Signs of pulmonary hypertension may be encountered in the later stages of all chronic ILDs as a result of progressive interstitial fibrosis and alveolar hypoxemia, but have been identified more specifically as part of the pathogenesis in CTD-associated ILD and pulmonary veno-occlusive disease. In patients with advanced IPF (extensive bilateral honeycomb cysts with traction bronchiectasis) demonstrating hypoxia at rest, secondary pulmonary hypertension maybe presents. Such patients usually have forced vital capacity (FVC) <50% predicted and/or diffusion capacity for carbon monoxide (DLCO) <30% predicted. [3],[5],[17]

Extra pulmonary signs

Clubbing may be seen in patients who have IPF, but can also occur in patients who have asbestosis, chronic HP and DIP. [3],[5]

Skin abnormalities, peripheral lymphadenopathy and hepatosplenomegaly are associated with sarcoidosis. Characteristic skin rashes and lesions also occur in CTD, amyloidosis, PLCH, TSC and NF. Subcutaneous nodules (especially around the elbow and metacarpophalangeal joints) are suggestive of RA. [3],[5]

Muscle tenderness and proximal weakness raise the possibility of polymyositis. Signs of arthritis may be associated with sarcoidosis or CTD. Fever, erythema nodosum and arthritis raise the likelihood of Löfgren's syndrome (in sarcoidosis). Sclerodactyly, Raynaud's phenomenon and telangiectatic lesions are characteristic features of scleroderma and calcinosis, Raynaud phenomenon, esophageal dysmotility, sclerodactyly and telangiectasia (CREST) syndrome. Iridocyclitis, uveitis, or conjunctivitis may be associated with sarcoidosis, Behcet's disease, inflammatory bowel disease and autoimmune syndromes. Oculocutaneous albinism raises the possibility that ILD is associated with Hermansky-Pudlak syndrome. Abnormalities of the central nervous system suggest the diagnosis of sarcoidosis (cranial nerve abnormalities, diabetes insipidus and anterior pituitary dysfunction), PLCH (diabetes insipidus), or TSC (epilepsy, mental retardation). [3],[5],[17],[18]

  Diagnostic Tests Top

Laboratory testing

Laboratory blood testing alone is rarely diagnostic, but may be strongly supportive in the appropriate clinical setting [Table 4]. Routine laboratory tests include a complete blood count with leukocyte differential, platelet count, erythrocyte sedimentation rate (ESR), chemistry profile (serum electrolytes, serum urea nitrogen, creatinine, liver function tests and calcium). Anti-nuclear antibody (ANA), rheumatoid factor (RF) should be obtained in the setting of history or physical findings that are suggestive of CTD. Low titers of ANA (1:160) and RF occur in 10-20% of patients who have IPF. Such patients may manifest other typical clinical features of CTD later in the course of the disease. Slightly elevated ESR, C-reactive protein and hypergammaglobulinemia are common and non-specific findings. An elevated level of angiotensin-converting enzyme may be seen with sarcoidosis, but is insensitive and non-specific as it is also abnormal in other disease (e.g., silicosis, HP, LIP, acute respiratory distress syndrome). [5],[19]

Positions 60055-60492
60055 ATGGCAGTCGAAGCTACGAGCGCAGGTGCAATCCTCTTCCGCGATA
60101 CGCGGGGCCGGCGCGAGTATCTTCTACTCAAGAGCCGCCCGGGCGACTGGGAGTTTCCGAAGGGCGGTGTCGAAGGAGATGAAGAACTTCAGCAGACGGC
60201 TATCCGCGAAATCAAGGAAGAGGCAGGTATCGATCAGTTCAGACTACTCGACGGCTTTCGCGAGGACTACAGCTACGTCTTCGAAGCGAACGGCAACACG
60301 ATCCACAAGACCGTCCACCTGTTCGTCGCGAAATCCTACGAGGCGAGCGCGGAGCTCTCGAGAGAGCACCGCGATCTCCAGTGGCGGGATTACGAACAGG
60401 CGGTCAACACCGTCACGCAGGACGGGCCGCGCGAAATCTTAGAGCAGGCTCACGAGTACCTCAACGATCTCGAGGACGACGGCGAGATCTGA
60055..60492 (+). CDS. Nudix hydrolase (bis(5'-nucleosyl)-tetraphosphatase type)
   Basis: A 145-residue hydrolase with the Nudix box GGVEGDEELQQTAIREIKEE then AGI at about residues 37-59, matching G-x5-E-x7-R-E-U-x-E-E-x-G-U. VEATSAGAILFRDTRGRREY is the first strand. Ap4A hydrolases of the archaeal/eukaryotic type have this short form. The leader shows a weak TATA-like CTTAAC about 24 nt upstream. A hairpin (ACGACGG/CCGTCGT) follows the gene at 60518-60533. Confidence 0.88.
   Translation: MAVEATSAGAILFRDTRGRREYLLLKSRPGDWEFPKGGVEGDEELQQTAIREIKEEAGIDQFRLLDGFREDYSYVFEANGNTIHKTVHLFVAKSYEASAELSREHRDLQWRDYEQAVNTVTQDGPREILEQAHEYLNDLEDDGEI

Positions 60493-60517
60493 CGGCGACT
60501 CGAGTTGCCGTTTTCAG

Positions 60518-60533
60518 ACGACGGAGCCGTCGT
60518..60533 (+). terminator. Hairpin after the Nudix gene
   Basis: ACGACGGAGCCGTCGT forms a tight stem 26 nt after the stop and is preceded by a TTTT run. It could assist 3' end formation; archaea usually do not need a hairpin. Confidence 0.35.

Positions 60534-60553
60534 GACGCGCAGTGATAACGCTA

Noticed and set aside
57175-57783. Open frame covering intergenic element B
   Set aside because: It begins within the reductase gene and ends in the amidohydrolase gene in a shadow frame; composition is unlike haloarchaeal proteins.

Table 4: Useful laboratory tests needed to reach the etiological diagnosis of ILD

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Serum precipitins that are focused on known exposures may be considered if the environmental history suggests HP; however, false-negative results may be encountered and similarly, the presence of precipitating antibody may represent sensitization to an environmental antigen and not disease. Random "HP panels" are almost never helpful in the absence of a specific exposure and seldom provides useful information. A careful history elucidation is key to diagnosing HP. If pulmonary vasculitis or DAH is suspected, cytoplasmic/perinuclear antineutrophil cytoplasmic antibody, anti-glomerular basement membrane antibody, ANA and urine sediment should be checked. Proximal muscle weakness or tenderness should prompt measurement of aldolase, creatine kinase, anti-Jo-1 anti-body and possibly an electromyogram and muscle biopsy to rule out polymyositis. [3],[5],[19]

A clinically suspected or histopathologic diagnosis of LIP should prompt measurement of serologies to rule out a CTD, particularly Sjögren's syndrome, immunoglobulin levels (to evaluate for associated common variable immunodeficiency) and a human immunodeficiency virus test. Peripheral blood lymphocyte proliferation that is stimulated by the antigen that may cause the ILD (e.g., the beryllium lymphocyte proliferation test) has high sensitivity for chronic berylliosis. [5],[19]

Pulmonary function testing

Initial PFTs should include a spirometry (with and without bronchodilator challenge), plethysmographic lung volumes and DLCO (corrected to hemoglobin). PFTs cannot diagnose a specific ILD and cannot distinguish between active lung inflammation versus fibrosis, but are important in the objective assessment of respiratory symptoms as well as in paring the differential diagnosis, grading the severity of disease and monitoring response to therapy or progression. [3],[5],[20]